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Grand Central's cultural sites

Remarkable lives endure in these cultural sites.

 
 

Rachel Carter
Published March 05, 2014

Tucked away in a small Kansas town is a leading maker of violins, violas and cellos. Located in a tiny Oklahoma ranching community is the burial site of one of America’s greatest entertainers. In his hometown in Missouri, America’s 33rd president walked nearly every day to his office at the library that was built for him.

No matter where you go, cities and towns in the Grand Central states are strewn with important historic, cultural and arts destinations.

Krutz Strings

Merriam, Kansas

There’s no symphony orchestra or cosmopolitan concert hall in the small, 11,000-person city of Merriam, Kansas. So it may be surprising that Merriam is home to both K.C. Strings and Krutz Strings: The first is a shop that sells all types of stringed instruments, and the second is the workshop where master craftspeople make violins, violas, cellos, basses and five-strings.

Both are owned by Misha Krutz and his son, Anton Krutz. Misha is a retired professional bass player and professor. Misha opened K.C. Strings in 1992 to sell all things stringed, but it was Anton who spearheaded the crafting arm, Krutz Strings.

Anton graduated from the Violin Making School of America in Salt Lake City, Utah, and worked at a variety of prestigious violin shops across the country before moving to Kansas to open Krutz Strings.

Today, groups can tour both the retail store and the workshop. Visitors start in K.C. Strings, then walk across the street to the Krutz Strings workshop, where they watch as about 10 master craftspeople make the instruments, said Anton, who is a master luthier.

For visitors, it’s like stepping back in time, he said. People are used to technology and automation, so it’s rare to watch someone engaged in a centuries-old handcrafting process, he said.

The tour also opens the doors to a field that is traditionally closed off. Although the building process is no secret, individual luthiers guard the trade secrets that set apart their instruments, such as a type of wood or a varnish recipe, he said.

“It’s one of the last secretive fields, because in every other field, you have to publish your work in order to get well known,” Anton said. “In the violinmaking field, you have to keep it secret because that’s your recipe, kind of like the Kentucky Fried Chicken recipe or Coca Cola recipe. You keep it under lock and key.”

www.krutzstrings.com

www.kcstrings.com

 

Harry S. Truman Library

Independence, Missouri

It’s an ongoing debate: Does the “S” in Harry S. Truman need a period after it?

Many people don’t realize that the “S” doesn’t stand for anything. The parents of America’s 33rd president couldn’t decide whether his middle name should be Solomon or Ship, so they simply went with “S.”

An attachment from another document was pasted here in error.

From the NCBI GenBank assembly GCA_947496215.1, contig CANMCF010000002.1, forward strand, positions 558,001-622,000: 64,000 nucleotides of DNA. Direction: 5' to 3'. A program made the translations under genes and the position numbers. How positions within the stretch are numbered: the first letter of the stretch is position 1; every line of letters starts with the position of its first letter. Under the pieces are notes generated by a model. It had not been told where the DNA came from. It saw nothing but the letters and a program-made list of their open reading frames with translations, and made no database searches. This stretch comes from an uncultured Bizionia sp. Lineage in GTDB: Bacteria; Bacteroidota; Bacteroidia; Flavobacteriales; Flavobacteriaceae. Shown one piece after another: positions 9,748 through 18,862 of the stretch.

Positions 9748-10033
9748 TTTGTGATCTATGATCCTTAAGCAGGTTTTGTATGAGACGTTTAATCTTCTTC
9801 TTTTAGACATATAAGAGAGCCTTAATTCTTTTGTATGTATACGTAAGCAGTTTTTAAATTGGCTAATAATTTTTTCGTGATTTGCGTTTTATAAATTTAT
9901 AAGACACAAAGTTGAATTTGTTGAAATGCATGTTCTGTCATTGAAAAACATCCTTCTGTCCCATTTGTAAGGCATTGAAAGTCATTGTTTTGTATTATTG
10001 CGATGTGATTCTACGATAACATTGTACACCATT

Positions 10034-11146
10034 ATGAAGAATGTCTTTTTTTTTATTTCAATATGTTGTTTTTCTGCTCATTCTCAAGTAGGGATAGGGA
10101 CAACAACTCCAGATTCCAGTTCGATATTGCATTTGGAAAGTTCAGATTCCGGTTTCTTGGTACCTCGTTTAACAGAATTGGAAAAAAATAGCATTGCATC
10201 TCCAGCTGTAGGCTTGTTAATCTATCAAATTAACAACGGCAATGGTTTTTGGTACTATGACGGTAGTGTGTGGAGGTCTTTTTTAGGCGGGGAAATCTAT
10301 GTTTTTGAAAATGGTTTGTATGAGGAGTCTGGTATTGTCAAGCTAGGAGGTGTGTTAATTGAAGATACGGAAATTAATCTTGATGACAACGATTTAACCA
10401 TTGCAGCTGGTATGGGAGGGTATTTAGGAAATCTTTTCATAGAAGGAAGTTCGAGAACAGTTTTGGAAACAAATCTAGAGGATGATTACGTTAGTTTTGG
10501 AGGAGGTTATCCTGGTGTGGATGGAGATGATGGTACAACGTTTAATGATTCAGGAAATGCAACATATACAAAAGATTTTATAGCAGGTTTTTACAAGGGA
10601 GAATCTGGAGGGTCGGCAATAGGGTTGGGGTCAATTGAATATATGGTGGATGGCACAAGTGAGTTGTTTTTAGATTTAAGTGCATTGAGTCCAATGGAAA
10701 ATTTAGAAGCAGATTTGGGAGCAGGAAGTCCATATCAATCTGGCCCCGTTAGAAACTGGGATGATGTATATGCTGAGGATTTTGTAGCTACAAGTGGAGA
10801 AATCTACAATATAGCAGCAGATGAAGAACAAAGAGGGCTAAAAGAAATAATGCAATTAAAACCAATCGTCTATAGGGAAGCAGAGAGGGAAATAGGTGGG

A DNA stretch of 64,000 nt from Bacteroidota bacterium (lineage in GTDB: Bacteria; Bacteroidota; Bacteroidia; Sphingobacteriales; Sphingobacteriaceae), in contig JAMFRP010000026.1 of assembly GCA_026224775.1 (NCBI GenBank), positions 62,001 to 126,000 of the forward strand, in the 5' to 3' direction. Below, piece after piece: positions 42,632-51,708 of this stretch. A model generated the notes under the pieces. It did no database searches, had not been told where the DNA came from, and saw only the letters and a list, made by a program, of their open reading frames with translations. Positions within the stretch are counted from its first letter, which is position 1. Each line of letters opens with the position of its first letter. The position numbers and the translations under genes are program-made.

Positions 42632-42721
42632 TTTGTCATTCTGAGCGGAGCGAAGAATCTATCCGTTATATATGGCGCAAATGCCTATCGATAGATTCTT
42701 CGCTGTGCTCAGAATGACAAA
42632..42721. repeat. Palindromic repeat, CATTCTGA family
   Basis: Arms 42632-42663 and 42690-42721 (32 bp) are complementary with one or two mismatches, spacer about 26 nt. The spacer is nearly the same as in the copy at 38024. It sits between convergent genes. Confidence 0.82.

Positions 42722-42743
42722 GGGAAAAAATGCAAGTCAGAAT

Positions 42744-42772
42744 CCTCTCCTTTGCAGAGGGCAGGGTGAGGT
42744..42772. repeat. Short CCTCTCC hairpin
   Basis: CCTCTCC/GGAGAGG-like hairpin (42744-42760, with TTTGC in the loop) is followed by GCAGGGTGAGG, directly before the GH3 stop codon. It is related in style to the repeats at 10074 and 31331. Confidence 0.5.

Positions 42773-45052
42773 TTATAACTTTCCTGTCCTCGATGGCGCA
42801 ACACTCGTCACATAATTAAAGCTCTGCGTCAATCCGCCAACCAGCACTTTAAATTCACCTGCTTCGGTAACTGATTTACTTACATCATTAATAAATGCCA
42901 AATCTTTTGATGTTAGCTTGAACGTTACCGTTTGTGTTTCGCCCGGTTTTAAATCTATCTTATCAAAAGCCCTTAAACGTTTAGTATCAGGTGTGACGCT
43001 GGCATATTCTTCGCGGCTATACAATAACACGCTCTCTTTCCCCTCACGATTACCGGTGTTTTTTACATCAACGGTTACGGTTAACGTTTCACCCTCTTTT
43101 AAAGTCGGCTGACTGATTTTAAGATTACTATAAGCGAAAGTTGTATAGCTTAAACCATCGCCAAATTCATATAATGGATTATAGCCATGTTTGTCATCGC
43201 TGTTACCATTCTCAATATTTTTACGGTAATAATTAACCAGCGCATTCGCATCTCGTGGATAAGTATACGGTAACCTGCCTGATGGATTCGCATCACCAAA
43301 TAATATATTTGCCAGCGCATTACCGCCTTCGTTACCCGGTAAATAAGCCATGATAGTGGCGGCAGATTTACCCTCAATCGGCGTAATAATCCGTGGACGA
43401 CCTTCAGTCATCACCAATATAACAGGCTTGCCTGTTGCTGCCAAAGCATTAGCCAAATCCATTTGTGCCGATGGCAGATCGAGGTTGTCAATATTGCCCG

That’s just one little-known fact that visitors learn during a tour of the Harry S. Truman Library in Independence, Missouri, said deputy director Amy Williams.

The “library” part can be a bit misleading because it’s also a museum with permanent and rotating exhibits, she said. One of the most popular exhibits is the full-size reproduction Oval Office from Truman’s time — he was in office from 1945 to 1953 — that includes the famous “The Buck Stops Here” sign that Truman kept on his desk. The back of that sign reads, “I’m from Missouri,” which Truman always said helped keep him grounded.

The Trumans’ Chryslers are another big draw. Truman and his wife, Bess, bought two 1941 Chryslers — a sedan and a coupe — and the library has them on display. Both were fully restored by the Chrysler Group, which even brought in its researchers to choose the seat fabric, Williams said.

“They’re in perfect running order — not that we would take them for a peel around town. But we could,” she added.

Truman also kept an office at the library and worked there for the 10 years before his death. Practically every day, Truman strolled from his home down the street to the library, where he wrote his memoirs, entertained dignitaries and sometimes talked to visiting school groups. Today, visitors can see his office exactly as he left it when he died in 1972.

“He had an office at his library, which is not uncommon; but he used it, which is,” Williams said. “He taught our first group of docents how to give tours, and if a school group was here and he was available, the standing word was to herd them into the auditorium, and he would talk to them.”

The library’s “Spies, Lies and Paranoia: Americans in Fear” exhibit, which explores the nation’s Cold War tensions and Communism mania, opens March 15 and runs through October. Group rates and guided tours are available when booked in advance.

www.trumanlibrary.org

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